Antihypertensive drug-candesartan attenuates TRAIL resistance in human lung cancer via AMPK-mediated inhibition of autophagy flux

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Abstract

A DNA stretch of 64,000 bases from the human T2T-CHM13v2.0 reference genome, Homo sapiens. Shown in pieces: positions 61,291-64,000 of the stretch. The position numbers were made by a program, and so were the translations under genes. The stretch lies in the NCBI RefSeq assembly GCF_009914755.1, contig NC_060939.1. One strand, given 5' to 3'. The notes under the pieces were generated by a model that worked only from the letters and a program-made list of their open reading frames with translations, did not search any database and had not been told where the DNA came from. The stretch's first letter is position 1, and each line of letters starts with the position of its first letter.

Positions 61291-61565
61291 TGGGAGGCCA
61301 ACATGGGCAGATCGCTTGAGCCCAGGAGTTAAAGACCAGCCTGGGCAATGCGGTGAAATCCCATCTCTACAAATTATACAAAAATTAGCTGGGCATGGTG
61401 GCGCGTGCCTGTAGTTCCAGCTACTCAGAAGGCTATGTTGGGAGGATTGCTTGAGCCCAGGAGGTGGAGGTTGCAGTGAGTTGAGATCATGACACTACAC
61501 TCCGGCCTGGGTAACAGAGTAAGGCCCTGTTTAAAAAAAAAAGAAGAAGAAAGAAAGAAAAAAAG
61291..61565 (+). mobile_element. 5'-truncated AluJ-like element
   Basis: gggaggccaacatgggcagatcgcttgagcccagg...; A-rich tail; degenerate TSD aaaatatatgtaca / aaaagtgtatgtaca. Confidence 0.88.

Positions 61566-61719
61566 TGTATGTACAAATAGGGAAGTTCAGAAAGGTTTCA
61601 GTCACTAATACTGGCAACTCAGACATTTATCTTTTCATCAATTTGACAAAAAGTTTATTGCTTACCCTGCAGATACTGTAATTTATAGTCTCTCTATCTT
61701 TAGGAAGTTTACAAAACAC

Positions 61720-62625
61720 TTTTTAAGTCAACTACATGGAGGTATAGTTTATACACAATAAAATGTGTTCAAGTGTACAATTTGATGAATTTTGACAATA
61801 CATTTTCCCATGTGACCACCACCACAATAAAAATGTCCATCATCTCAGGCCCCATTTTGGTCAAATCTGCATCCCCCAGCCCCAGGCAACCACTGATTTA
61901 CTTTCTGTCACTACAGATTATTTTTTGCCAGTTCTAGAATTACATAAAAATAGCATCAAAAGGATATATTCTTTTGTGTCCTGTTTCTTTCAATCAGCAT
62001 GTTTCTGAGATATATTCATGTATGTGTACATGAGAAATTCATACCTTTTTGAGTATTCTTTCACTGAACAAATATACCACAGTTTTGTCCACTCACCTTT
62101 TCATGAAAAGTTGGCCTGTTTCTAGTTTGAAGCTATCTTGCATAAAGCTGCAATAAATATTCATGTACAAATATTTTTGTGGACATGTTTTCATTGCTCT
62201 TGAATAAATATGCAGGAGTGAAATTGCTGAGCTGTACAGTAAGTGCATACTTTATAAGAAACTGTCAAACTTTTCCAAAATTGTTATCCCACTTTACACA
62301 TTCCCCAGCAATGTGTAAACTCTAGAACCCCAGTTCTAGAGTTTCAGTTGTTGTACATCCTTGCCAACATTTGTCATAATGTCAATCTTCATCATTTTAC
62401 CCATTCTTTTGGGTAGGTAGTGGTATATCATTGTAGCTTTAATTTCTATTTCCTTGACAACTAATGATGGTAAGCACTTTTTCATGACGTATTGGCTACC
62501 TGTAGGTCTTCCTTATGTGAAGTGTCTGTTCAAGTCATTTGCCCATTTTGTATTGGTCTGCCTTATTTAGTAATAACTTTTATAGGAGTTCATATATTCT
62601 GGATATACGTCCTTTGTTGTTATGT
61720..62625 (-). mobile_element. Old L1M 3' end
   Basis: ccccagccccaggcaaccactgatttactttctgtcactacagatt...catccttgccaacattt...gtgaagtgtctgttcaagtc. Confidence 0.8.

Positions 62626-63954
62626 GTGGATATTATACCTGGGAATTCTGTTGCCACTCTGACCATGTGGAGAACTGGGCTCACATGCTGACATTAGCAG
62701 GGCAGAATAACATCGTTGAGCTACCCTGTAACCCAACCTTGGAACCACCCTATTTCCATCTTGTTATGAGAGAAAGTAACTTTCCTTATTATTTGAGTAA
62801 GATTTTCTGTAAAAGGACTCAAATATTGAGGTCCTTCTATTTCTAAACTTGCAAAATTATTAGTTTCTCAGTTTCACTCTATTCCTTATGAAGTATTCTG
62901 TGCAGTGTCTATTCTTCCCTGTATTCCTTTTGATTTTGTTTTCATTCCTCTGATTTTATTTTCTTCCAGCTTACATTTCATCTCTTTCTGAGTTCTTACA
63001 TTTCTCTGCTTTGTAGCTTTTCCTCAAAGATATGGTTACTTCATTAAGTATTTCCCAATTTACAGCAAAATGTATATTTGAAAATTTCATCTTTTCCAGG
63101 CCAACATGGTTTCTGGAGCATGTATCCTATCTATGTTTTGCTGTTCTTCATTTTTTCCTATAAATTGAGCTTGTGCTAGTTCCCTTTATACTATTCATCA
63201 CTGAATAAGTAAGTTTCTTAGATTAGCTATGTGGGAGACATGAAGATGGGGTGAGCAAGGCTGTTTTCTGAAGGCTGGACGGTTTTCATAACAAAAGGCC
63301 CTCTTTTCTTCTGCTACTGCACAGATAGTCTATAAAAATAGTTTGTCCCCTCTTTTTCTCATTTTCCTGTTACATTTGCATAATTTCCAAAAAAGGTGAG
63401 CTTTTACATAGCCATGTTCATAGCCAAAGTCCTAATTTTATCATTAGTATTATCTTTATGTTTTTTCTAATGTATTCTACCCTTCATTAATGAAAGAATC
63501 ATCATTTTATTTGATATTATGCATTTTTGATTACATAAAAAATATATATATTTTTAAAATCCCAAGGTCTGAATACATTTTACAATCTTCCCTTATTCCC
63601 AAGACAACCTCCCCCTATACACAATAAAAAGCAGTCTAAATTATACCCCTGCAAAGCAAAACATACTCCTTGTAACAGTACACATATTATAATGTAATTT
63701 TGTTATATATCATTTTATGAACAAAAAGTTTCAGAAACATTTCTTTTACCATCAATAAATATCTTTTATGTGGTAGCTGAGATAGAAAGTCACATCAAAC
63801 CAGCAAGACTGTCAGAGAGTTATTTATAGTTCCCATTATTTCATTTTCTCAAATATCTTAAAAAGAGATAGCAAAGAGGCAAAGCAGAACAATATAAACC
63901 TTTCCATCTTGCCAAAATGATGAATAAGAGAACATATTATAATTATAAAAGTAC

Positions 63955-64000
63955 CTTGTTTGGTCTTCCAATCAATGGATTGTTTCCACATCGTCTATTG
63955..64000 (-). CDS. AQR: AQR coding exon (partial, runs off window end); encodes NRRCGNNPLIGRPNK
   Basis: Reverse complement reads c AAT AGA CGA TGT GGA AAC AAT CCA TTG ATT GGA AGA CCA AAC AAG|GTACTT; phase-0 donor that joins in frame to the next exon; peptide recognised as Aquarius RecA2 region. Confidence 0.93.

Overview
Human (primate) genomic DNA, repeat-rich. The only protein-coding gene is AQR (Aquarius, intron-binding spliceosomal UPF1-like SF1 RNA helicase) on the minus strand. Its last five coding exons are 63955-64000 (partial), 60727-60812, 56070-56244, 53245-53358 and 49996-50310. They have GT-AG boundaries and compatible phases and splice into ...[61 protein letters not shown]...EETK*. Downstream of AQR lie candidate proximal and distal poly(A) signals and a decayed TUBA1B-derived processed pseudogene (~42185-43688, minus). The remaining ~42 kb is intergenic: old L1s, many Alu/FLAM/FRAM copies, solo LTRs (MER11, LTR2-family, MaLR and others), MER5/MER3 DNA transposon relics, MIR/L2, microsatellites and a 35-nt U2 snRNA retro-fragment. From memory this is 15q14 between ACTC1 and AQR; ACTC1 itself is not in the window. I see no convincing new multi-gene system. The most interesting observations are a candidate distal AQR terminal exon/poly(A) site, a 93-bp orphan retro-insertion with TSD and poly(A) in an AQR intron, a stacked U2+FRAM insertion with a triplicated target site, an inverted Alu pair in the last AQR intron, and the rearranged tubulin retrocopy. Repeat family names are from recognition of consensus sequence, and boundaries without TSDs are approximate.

Angiotensin II type 1 receptor blockers (ARBs) are widely used as antihypertensive drugs. Candesartan is an ARB that has also been known for its anticancer effects but the exact molecular mechanism is remaining elusive. In this research, we showed for the first time that candesartan treatment significantly sensitized human lung adenocarcinoma cells to Tumor necrosis factor-related apoptosis-inducing ligand (TRAIL)-mediated apoptosis by targeting TRAIL-DR5. TRAIL selectively kills cancer cells by binding to death receptors on the cell membrane, beyond the levels causing minimal toxicity in normal cells. However, some non-small-cell lung carcinoma (NSCLC) patients are resistant to TRAIL treatment in clinical trials due to inactivation of the death receptors during cytoprotective autophagy. The molecular mechanisms underlying candesartan-induced TRAIL-mediated apoptosis involved the downstream of AMPK phosphorylation resulting inhibition of autophagy flux, recruitment of death receptor 5 (DR5) and activation of apoptotic caspase cascade. Candesartan treatment also inhibits the expression of anti-apoptotic protein c-FLIP. Furthermore, blocking DR5 signaling using DR5 siRNA negatively regulated the apoptotic pathway and also induced autophagy flux, demonstrating the cytoprotective role of autophagy responsible for treatment resistance. This suggests that candesartan can be used to sensitize tumors to TRAIL treatment and may represent a useful strategy for human adenocarcinoma patients to overcome TRAIL resistance. Candesartan in combination with TRAIL also could be a novel therapeutic treatment for patients presenting both conditions of hypertension and lung cancer.

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